Amps on 10M G3 and 10P G1
I've spent some more time swopping amps on these drivers. So far i've used:
Accuphase E-308 integrated SS 100 watts a/b
Twinaudio 300B (Zhu Transformer set) 8watts
DiyHiFi Supply Joplin intergrated 7 watts
Diy HiFi Supply Joplin Pwr + Django Pre 7 watts
Twinaudio 6v6 integrated 10 watts
Results so far:
10M on Accuphase, classic Japanese quality solid state amp, more than enough power for the 10M (care taken with the vol control). Interestingly, I tried some of Bob Brine's suggestions and up'd the bass gain control. The 10M to for my taste didn't need it, as its already LF capable but it was nice to see the drivers chuck out allot of LF without breaking into a big sweat.
10P on Accuphase, interesting, very very detailed. For solid state guys, they could have some fun with this driver, but the 10P only needs a fraction of the E-308's available power. I did enjoy upping the bass gain and toning down the HF gain a little on the Accuphase. Made the driver/amp match very sweet indeed.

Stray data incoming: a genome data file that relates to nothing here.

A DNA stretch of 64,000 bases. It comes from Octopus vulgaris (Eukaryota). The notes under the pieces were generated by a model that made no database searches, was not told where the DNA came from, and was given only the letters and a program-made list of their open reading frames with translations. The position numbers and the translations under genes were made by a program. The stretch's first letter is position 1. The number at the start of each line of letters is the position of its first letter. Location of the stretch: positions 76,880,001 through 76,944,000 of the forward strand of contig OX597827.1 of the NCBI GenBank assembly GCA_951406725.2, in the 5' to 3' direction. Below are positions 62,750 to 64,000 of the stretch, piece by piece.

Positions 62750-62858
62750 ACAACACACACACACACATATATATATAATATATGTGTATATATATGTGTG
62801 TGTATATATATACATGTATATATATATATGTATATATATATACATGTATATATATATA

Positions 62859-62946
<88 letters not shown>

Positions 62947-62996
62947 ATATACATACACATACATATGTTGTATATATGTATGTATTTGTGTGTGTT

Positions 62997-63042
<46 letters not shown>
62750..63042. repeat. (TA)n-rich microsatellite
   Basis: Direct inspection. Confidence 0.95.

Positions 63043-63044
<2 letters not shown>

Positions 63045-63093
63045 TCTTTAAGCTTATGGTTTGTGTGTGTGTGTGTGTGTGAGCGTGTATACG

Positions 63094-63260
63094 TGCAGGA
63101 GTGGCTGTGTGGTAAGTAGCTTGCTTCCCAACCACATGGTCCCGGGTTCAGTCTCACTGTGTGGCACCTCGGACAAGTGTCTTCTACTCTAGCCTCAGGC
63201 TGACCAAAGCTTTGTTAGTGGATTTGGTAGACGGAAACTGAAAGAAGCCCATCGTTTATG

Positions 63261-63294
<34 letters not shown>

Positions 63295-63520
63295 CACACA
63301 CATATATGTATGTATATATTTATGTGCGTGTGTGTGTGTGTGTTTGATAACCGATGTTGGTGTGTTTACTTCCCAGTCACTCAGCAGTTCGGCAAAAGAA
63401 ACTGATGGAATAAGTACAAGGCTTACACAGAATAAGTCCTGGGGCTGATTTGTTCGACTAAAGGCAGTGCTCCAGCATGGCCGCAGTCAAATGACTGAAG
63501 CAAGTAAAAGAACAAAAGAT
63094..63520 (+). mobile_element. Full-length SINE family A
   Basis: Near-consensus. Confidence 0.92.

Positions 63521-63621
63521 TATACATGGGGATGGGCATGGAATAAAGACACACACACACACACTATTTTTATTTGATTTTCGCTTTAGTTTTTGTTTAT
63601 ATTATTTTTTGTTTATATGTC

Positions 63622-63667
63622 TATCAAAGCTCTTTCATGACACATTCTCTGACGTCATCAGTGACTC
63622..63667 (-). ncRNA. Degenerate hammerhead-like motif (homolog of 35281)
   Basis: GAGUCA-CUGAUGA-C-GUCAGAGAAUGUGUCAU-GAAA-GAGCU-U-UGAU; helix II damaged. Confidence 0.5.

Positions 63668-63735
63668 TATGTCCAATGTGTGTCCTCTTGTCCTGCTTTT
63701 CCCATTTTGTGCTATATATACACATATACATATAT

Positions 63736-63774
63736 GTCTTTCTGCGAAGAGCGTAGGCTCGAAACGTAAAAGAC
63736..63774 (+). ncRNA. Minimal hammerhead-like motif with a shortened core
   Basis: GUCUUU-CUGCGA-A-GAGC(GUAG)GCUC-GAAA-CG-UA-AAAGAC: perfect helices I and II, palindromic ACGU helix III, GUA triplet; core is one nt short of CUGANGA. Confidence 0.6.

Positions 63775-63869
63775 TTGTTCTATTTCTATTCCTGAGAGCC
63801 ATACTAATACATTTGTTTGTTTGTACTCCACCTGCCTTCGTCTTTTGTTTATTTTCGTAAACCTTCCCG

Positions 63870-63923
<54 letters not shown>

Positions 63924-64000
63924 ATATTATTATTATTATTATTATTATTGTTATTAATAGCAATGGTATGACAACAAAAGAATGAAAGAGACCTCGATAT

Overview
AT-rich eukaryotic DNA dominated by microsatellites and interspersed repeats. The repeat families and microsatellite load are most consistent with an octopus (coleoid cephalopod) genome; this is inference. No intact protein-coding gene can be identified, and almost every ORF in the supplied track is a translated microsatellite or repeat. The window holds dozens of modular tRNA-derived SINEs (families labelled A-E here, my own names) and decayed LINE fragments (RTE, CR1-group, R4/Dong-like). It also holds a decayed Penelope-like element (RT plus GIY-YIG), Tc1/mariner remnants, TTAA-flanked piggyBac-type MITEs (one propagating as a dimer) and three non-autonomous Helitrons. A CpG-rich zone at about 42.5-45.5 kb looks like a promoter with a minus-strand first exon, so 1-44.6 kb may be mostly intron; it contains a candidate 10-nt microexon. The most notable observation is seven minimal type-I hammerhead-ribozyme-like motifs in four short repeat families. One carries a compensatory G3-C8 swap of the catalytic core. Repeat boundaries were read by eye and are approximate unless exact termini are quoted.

10M and 10P on 300B. The amp had no problems with either driver, plenty of power in reserve. More a matter of personal taste. If your into "smoooth", the 10M, sheer detail and snap, the 10P. I kept swopping drivers, couldn't choose between them as both personalities had appeal.
2A3 Joplin Integrated
Interestingly, I put the 10M ahead of the 10P on this amp, the 10M was the more balanced musically of the 2 drivers.
2A3 Pwr Joplin + Django.
This time the 10P was the better driver for this amp combo. The reserve effect, 10P being the smoother. I think the Django is toning down the output being a transformer pre (none powered pre).